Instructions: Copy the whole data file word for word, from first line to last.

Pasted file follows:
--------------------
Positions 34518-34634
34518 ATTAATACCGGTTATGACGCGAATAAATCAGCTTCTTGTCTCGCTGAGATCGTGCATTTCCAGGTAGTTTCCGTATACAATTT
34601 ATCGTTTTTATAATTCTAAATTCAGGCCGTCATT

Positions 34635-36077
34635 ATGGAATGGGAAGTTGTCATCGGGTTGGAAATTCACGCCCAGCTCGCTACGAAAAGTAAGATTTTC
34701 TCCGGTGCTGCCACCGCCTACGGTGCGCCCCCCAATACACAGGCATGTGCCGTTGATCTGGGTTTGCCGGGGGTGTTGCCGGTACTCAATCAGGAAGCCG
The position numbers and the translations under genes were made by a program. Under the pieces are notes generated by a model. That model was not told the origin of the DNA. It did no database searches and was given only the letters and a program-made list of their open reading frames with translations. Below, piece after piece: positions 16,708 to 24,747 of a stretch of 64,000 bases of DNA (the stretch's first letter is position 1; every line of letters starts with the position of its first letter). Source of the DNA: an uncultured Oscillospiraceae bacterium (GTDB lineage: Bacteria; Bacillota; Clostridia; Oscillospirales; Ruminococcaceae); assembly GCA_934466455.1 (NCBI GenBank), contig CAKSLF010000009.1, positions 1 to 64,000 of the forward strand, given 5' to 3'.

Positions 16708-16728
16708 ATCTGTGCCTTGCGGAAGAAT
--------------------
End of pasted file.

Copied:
Positions 34518-34634
34518 ATTAATACCGGTTATGACGCGAATAAATCAGCTTCTTGTCTCGCTGAGATCGTGCATTTCCAGGTAGTTTCCGTATACAATTT
34601 ATCGTTTTTATAATTCTAAATTCAGGCCGTCATT

Positions 34635-36077
34635 ATGGAATGGGAAGTTGTCATCGGGTTGGAAATTCACGCCCAGCTCGCTACGAAAAGTAAGATTTTC
34701 TCCGGTGCTGCCACCGCCTACGGTGCGCCCCCCAATACACAGGCATGTGCCGTTGATCTGGGTTTGCCGGGGGTGTTGCCGGTACTCAATCAGGAAGCCG
The position numbers and the translations under genes were made by a program. Under the pieces are notes generated by a model. That model was not told the origin of the DNA. It did no database searches and was given only the letters and a program-made list of their open reading frames with translations. Below, piece after piece: positions 16,708 to 24,747 of a stretch of 64,000 bases of DNA (the stretch's first letter is position 1; every line of letters starts with the position of its first letter). Source of the DNA: an uncultured Oscillospiraceae bacterium (GTDB lineage: Bacteria; Bacillota; Clostridia; Oscillospirales; Ruminococcaceae); assembly GCA_934466455.1 (NCBI GenBank), contig CAKSLF010000009.1, positions 1 to 64,000 of the forward strand, given 5' to 3'.

Positions 16708-16728
16708 ATCTGTGCCTTGCGGAAGAAT